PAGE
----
Several of the United States began to adopt this Prussian education system in the mid-1800s and by the early-1900s it had taken root nationally. It continues to dominate our national education landscape.
It should be noted that the ruling elites in Prussia, comprising perhaps 0.5% of the population, continued to educate their own children by the “old” system of education, through tutoring and/or in exclusive private schools. In other words, their own children continued to receive a proper, classical liberal arts education. In this way, they intended to guarantee that their children would continue to be the ruling elites of Prussia.
This concept of a classical liberal arts education deserves some analysis.
At its root is the so-called “Trivium,” i.e. comprising grammar, logic and rhetoric.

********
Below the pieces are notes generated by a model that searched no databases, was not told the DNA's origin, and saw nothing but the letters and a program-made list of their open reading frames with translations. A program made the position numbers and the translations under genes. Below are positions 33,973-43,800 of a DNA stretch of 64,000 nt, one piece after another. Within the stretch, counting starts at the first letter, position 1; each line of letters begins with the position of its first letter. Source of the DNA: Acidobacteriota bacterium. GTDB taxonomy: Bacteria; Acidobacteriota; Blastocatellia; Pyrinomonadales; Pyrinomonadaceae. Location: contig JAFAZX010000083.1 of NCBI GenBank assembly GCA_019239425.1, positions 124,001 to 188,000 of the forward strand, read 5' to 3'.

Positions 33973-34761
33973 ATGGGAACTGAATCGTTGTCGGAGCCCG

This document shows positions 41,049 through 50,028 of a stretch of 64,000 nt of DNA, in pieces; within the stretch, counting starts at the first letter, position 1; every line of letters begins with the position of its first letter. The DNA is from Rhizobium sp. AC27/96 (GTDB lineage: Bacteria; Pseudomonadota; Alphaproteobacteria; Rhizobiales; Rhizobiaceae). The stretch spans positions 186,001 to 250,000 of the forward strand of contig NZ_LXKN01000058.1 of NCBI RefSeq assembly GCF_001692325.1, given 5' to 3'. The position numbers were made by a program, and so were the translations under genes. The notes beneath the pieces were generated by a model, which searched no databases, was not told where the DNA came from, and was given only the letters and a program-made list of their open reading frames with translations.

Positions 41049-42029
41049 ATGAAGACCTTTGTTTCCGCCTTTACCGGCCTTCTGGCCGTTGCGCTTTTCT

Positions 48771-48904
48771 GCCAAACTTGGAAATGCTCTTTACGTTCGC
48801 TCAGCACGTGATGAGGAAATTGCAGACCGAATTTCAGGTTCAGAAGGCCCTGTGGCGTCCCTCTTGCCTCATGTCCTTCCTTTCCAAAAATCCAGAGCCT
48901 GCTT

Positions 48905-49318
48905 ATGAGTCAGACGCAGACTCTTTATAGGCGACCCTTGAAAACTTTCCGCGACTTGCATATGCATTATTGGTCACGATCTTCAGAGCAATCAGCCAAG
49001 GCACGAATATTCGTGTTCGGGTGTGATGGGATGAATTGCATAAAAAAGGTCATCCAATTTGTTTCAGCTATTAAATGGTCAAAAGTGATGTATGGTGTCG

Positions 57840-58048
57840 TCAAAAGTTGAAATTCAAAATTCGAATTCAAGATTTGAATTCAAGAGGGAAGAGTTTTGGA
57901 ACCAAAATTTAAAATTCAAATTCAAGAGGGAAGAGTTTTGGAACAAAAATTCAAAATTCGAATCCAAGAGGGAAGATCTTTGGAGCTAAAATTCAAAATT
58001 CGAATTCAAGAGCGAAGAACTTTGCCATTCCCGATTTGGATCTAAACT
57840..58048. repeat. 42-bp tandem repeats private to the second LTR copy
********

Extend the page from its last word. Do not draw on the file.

The word Trivium comes from the Latin meaning “three roads.” It is the study of the three disciplines of grammar (knowledge), logic (reason) and rhetoric (persuasion) that forms the basis upon which the proper development of the human intellect proceeds. All three disciplines are necessary to proper intellectual development, and the three disciplines alone, if mastered, are sufficient to that purpose.
Properly taught, they allow a person to be self-reliant.
This notion of self-reliance is integral to a classical liberal arts education. The word “liberal” in this context is closer to its Latin root meaning “free.” A true liberal arts education is the type of education appropriate to free men living in a free society. Properly taught, the classical liberal arts education imparts to students the foundation needed to become citizens capable of self-government.